As the leader, you need to emphasize that this whole exercise is about 1) promoting fairness in recognition and 2) promoting individual growth. Be clear that it’s not perfect, and that there will always be mistakes and sometimes under and over-leveling will happen. But that is not the end of the world, because people’s numeric level is not intended (and will not be treated) as of their intrinsic worth or even of their potential.

It’s just a tool to 1) help people understand what kind of behaviors will make them more successful in your particular organization and 2) to help management identify when people who are performing similarly are not being recognized similarly (“similarly”, not “the same”, because no two people’s proficiencies at a given moment in time will be exactly the same).

To help set the right framing, you can make people’s integer levels (and associated titles) public, but don’t make their full rating matrix public. It’s okay for Suzie and Richard to know that they’re both Level 3, even if Suzie thinks she’s a bit better than Richard. It’s unproductive for Richard to obsess over whether it’s fair that he’s really a Level 2 verbal communicator when he knows Suzie is rated as a Level 4 communicator.

Another minor but probably useful technique that was suggested to me is to call this entire system a “growth framework” instead of a “leveling framework”. I disregarded that advice and initially introduced it to the team as a leveling framework, but have since mostly referred to it internally as “our career growth framework”.

I personally prefer the term “level” because I think it’s more clear about what the system literally is. But “growth framework” seems to have less baggage and to generally promote a healthier reception among the team (particularly, it reduces the inclination to think about leveling as equivalent to ranking).

See You In Six Months

I’m sure I missed some learnings, and I’m sure I’ll learn a lot more over the coming months and years as I get to see this system play out over time (and perhaps I’ll have an update to this post to write then). But I think it’s worth sharing these early lessons in hopes that someone reading this can learn from and avoid some of my mistakes.

Obviously I’ve spent a lot of time thinking about this topic, so I’d be happy to chat with anyone else who’s thinking about rolling out a framework. I got quite a bit of advice and input from friends and peers as I was planning this roll out. I’d be happy for the chance to pay that help forward!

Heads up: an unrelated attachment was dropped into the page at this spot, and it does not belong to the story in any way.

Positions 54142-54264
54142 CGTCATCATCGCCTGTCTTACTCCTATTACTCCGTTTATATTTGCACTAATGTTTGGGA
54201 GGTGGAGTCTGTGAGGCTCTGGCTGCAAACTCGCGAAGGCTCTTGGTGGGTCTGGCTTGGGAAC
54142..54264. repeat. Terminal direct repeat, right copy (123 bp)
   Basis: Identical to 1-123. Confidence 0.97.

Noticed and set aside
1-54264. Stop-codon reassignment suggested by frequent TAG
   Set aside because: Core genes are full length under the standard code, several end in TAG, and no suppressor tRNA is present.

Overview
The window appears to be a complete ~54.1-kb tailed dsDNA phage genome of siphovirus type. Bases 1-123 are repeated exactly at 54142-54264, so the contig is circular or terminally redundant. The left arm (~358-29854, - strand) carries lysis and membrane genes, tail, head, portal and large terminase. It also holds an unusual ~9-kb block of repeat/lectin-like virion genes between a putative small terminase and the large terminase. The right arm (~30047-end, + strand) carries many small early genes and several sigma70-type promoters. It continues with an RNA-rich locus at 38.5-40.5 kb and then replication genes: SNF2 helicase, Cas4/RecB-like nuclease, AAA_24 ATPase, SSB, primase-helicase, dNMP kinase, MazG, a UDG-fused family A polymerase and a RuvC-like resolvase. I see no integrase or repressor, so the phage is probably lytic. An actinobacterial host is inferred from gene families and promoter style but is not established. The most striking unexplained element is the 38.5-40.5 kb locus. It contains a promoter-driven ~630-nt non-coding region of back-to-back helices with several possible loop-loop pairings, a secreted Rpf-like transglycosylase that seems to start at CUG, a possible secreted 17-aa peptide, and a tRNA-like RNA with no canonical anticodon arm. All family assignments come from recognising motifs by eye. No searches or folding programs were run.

Import Madness

Sing, goddess, the rage of George and the ImportError,

and its devastation, which put pains thousandfold upon his programs,

hurled in their multitudes to the house of Hades strong ideas

of systems, but gave their code to be the delicate feasting

of dogs, of all birds, and the will of Guido was accomplished

since that time when first there stood in division of conflict

Brett Cannon’s son the lord of modules: the brilliant import keyword…

Backstory Before Things Get Weird

This post is about how an ImportError lead me to a very strange place.

I was writing a simple Python program. It was one of my first attempts at Python 3.

I tried to import some code and got an ImportError. Normally I solve ImportError’s by shuffling files around until
the error goes away. But this time none of my shuffling solved the problem. So I found myself actually reading the
official documentation for the Python import system. Somehow I’d spent over five years writing Python code professionally
without ever reading more than snippets of those particular docs.

What I learned there changed me.

Yes, I answered my simple question, which had something to do with when I should use .’s in an import:

# most of the time, don't use dots at all:
from spam import eggs

# If Python has trouble finding spam and spam.py is in the same directory:
# (i.e. "package" as the code doing the import):
from .spam import eggs

# when spam.py is in the *enclosing* package, i.e. one level up:
from ..spam import eggs

# ImportError! At least in Python 3, you can only use the dots with
# the `from a import b` syntax:
import .spam

But more importantly I realized that this whole time I had never really understood what the word module means in Python.

According to the official Python tutorial, a “module” is a file containing Python definitions and statements.

In other words, spam.py is a module.

But it’s not quite that simple. In my running Python program, if I import requests, then what is type(requests)?

It’s module.